Do our Gurdwaras have in place a voluntary sewa-based activity that REACHES OUT to the hungry and the homeless?

Or do our Gurdwaras act welcoming ONLY to us Sikhs – none of whom are HUNGRY in any sense of the word and all of whom have access to better meals in our homes.

Have our Gurdwaras corrupted the concept of langgar in denying it to those it was meant for?

Have our Gurdwaras relegated the concept of langgar by treating it as just another meal for all those who got hungry while attending a Gurdwara function?

Have we downgraded the Gurdwara kitchen to a place to churn out varieties of “dishes” in accordance with our status and positions?

Have we downgraded the langgar hall to just another “restaurant” where the affording classes sit in comfort to have these “dishes”?

Is it then a wonder that large quantities of langgar are either packed to be taken home by those who were well fed to begin with; or regularly wasted or washed down the drains in most Gurdwaras?



If a woman (Sikh or otherwise) were to be battered by family, or her honour and dignity in danger, or her life under threat – could she possibly walk into any of our hundreds or thousands of our modern Gurdwaras and expect to be protected, be provided shelter, or accorded social and legal support and assistance?

Do Gurdwaras have a policy on such an important matter and set aside adequate resources for it? Do parbhandaks even know that this is a primary function of the Gurdwara?

Are they aware that Sikh communities are fast becoming ones with the highest incidences of domestic violence, soaring divorce rates and crippling family disputes?

Have parbhandaks enlisted the voluntary services of advocates and solicitors as well as family counsellors and psychologists from amongst their sangats to assist in this function?

Have they set up funds to assist those women who may not have the financial resources to cover legal and court costs?

Are our Gurdwaras going to act as FORTRESSES (Bhai Khan Singh Nabha’s word) to protect these women who are in need of help? Or is the function of this fortress to ensure they are surely but firmly kept out?


How many of our Gurdwaras have created a conducive and welcoming environment for travellers in need of free transit shelter – especially for the needy and those who are unable to afford even the cheapest of commercial accommodation

Have we set aside adequate resources in the form of rooms, washrooms etc.?

Are we aware that such is a service to humanity and thus the function of a Gurdwara.

What about Guru-loving Sikhs who prefer to stay in a Gurdwara during their outstation trips so that they may be able to enjoy the evening or early morning kirtan sessions or even partake in some sewa?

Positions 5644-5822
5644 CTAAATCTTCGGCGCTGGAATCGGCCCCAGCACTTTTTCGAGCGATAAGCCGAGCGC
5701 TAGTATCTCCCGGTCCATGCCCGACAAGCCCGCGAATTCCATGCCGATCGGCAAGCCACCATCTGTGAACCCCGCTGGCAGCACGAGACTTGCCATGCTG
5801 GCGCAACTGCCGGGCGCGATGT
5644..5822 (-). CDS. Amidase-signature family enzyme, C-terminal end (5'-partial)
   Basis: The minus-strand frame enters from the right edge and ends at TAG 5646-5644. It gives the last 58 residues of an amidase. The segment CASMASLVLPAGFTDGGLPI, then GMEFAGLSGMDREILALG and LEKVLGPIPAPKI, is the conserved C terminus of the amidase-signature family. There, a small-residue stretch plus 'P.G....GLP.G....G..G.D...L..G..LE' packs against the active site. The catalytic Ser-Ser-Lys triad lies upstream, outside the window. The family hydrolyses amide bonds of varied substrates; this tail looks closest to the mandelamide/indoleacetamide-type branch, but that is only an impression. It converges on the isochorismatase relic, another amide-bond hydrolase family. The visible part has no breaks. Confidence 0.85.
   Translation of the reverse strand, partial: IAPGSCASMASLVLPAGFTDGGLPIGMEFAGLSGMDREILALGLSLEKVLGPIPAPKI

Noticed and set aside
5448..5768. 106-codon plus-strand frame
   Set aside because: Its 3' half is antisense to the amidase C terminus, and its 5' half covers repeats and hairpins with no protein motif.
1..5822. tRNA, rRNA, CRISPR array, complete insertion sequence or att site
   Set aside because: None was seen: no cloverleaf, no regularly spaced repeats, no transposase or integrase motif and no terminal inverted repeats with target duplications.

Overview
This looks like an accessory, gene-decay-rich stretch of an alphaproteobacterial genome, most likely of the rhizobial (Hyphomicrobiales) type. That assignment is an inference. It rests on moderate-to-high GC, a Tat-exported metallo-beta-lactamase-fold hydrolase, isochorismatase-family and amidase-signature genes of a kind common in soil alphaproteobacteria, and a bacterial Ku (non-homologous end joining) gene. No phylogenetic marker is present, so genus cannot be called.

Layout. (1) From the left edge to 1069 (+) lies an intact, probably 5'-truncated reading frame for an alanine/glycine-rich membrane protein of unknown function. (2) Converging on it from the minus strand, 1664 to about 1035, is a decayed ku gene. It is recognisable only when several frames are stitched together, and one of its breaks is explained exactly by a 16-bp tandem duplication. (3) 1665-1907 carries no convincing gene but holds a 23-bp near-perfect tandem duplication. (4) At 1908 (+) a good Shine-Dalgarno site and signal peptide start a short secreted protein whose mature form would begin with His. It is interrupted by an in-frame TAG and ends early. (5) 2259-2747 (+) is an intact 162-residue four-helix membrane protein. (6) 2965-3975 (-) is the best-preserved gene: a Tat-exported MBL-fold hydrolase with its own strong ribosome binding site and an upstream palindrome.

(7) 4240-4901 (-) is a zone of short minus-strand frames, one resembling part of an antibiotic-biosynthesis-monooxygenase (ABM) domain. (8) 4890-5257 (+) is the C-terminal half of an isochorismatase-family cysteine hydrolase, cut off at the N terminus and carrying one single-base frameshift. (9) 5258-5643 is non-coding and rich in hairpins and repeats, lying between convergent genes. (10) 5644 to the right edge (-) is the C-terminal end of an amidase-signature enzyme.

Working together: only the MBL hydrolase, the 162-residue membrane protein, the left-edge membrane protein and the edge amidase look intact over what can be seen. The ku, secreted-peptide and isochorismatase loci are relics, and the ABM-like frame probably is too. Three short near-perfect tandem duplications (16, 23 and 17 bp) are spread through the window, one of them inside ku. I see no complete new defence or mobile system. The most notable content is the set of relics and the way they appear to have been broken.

Do our Gurdwaras cater for such Sikhs?.



There is a purpose in our Gurus wanting this function to be performed at a Gurdwara and there is a purpose in choosing the words “young and old.”

Such fortification of bonds would allow the older generation to pass on their spiritual and sewa based experiences as well as knowledge to the younger generation. It would also allow for the younger generation to carry on this noble practise when their turn comes.

The ROI question here is: how many of our Gurdwara activities are geared towards such fortification?

Do our parbhandaks adequately understand this concept and know what they have to do?

Do our granthis, ragis, parcharaks and kathakars even speak the language of our youth? Can they relate to the issues and lives of our youngsters?

The key words are “fortifying brotherly bonds” and “amongst the young and old.”

It goes without saying that there can be no forming of bonds of any kind if the young DO NOT COME to Gurdwara in the first place. The reality of modern day Gurdwaras is that the youth are just not coming.

The ROI questions therefore are: have our Gurdwaras set up and EMPOWERED youth wings?

Are youth adequately represented in the management of our Gurdwaras? Do we even know what they want from and within a Gurdwara?

It also goes without saying that meaningless bonds can only form if the young and old actively engage in a host of activities jointly either in the Gurdwara or outside that are organized by the Gurdwara.

Do Gurdwaras organize such activities? Do our youth have a say in this?



The Nishan Sahib is part of every Gurdwara. It is thus closely tied to the above 7 original and rightful functions, as intended by our Gurus.

The Nishan Sahib is, for all intents and purposes a sign board that stands tall and calls out for those who need spiritual guidance, protection, solace, education and want to fortify their bonds with humanity.

The Nishan is located high as a beacon of hope for any woman seeking to protect her honour, as a light house for a weary traveller seeking a place to rest, and as a welcome sign for a hungry/displaced/homeless person seeking a meal.

It is inviting them, in the name of the Guru to come to the Gurdwara and be served.

The ROI questions relating to the Nishan Sahib would be as follows. Have our Gurdwaras delivered what our “sign board” proclaims and broadcasts?

Are we aware of at least the moral and spiritual penalties of putting up a sign promising the 7 functions above but have not strived to provide them?

Are we aware that the right way to respect the Nishan sahib is NOT to wash it with milk and lassi, to metha tek, to dress it up with a chola, or do its parkarima. ?

But that meaningful respect would come when we ensure that our Gurdwaras deliver all the above 7 functions that our Nishan Sahib stands for?


Readers are welcome to make their own assessments for their own Gurdwaras based on the questions posed. You may want to pose additional questions. My assessment would be provided in the second part.

NEXT: PART THREE: The Assessment.